This week’s story, brought to us by the Nine of Spades, comes once again from Stephen King’s newest (I think) collection of short stories, The Bazaar of Bad Dreams. One of the things that makes this collection so interesting (besides, of course, the excellent stories themselves) is King’s short preface to each story, wherein he gives some background or insight into why he wrote the story or where he got the idea for the story.
For the story “Mister Yummy,” King recalls talking to a friend about wanting to write a story involving gay men in the era of AIDS. His friend told him that he probably didn’t have anything new to say about AIDS, especially as a straight writer. But King strongly disagrees, and this story bears out the validity of his viewpoint. King says that the power of the human imagination is such that anyone should be able to write a story about anything. He points out that when we talk about imagination, we’re really talking about empathy — it all just boils down to understanding what it’s like to be someone else. If we as a society have lost the ability of empathizing with others in our world, then there’s no hope for us. I completely agree with King here.
The other thing I liked about this story was King’s use of Poe’s “The Masque of the Red Death” as a sort of counterpoint to the events of the story. I took the opportunity this week to re-read that story, so in case you haven’t read it, here’s a brief synopsis: despite the best efforts of Prince Prospero to protect himself and everyone in his castle from the menace of the Red Death, he fails. One night during a masquerade ball, The Red Death sneaks in — disguised, oddly enough, as the Red Death.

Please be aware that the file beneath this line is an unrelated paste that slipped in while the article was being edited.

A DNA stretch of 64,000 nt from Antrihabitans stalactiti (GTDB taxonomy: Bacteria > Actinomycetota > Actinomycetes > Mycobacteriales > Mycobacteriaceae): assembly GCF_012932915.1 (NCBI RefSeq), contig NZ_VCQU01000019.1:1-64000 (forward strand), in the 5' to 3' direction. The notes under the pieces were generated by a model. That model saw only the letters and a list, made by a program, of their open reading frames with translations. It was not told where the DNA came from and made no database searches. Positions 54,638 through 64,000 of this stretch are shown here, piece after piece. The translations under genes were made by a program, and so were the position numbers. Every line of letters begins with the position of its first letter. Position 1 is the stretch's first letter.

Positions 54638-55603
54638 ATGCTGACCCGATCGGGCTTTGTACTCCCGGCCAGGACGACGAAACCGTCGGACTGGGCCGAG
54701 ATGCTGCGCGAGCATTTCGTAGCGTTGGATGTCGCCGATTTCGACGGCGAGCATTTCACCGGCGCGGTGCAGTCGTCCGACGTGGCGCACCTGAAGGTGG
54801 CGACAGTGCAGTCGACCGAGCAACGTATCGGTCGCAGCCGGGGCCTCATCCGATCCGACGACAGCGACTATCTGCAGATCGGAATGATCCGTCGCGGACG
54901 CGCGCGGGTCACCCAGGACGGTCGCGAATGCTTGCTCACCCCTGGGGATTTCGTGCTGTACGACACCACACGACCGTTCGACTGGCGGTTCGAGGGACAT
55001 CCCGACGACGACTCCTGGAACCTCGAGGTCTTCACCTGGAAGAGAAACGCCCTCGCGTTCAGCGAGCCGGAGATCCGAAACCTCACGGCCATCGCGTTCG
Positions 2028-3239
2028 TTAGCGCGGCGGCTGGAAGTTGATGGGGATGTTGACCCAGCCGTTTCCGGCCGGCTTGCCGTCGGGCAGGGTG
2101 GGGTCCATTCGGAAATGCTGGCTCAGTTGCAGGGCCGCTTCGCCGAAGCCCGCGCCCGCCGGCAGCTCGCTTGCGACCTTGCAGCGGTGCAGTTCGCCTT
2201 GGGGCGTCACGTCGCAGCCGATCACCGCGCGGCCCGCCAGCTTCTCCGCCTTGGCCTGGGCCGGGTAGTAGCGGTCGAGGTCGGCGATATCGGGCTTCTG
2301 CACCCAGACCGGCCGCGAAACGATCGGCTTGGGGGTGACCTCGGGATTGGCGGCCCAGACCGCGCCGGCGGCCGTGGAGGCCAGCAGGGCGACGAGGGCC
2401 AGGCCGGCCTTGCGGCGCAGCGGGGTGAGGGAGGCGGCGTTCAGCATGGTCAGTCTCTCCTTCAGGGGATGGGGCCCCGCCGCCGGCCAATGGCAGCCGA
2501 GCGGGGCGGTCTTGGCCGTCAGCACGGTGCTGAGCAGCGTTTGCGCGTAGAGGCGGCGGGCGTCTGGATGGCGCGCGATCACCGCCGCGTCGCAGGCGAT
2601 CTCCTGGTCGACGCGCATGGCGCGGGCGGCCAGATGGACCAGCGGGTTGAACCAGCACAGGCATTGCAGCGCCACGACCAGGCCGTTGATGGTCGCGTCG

In “Mister Yummy,” King turns the tables on Poe’s idea. In this story, Death appears as a beautiful, sexy, and utterly desirable young man who shows up one night at a gay bar in the era of AIDS. The story is being told many years later by Ollie Franklin, an elderly gay man living in an assisted living facility. Ollie and his friends nicknamed this young man “Mister Yummy,” and now Ollie is reminiscing about him because he has seen him in various places around the retirement home. The odd thing is, Mister Yummy looks exactly as he did the night Ollie first saw him, decades ago. He begins to think that Mister Yummy is really Death, and is coming for him soon. Every time he sees Mister Yummy, he’s closer and closer, and eventually he will show up in Ollie’s room, and that will be the end.
He tells all this to his friend, Dave, who is more or less incredulous. However, Ollie is insistent that he’s going to die soon, and wants to give Dave his most treasured possession, an antique pocket watch, so his good-for-nothing younger brother won’t get his hands on it. Dave agrees to take it, and soon after, Ollie is discovered in his room, having died peacefully in his sleep.
Dave, of course, has his own “Miss Yummy” that he remembers from his youth, a beautiful young redhead with a too-short skirt that had the propensity to ride up at opportune moments, and it’s not too long before he sees her standing next to the fountain outside the nursing home.
There’s not a whole lot more to the story than that, plot-wise, but this is a beautifully written story that definitely rewards the reader. I also found it a bittersweet meditation on aging and memory, as Dave thinks about his life in the retirement home, and what it all means.
Rating: 5 stars; I have a feeling this is a story I’ll be re-reading many more times.
Deal Me In 2017 is hosted by Jay at Bibliophilopolis.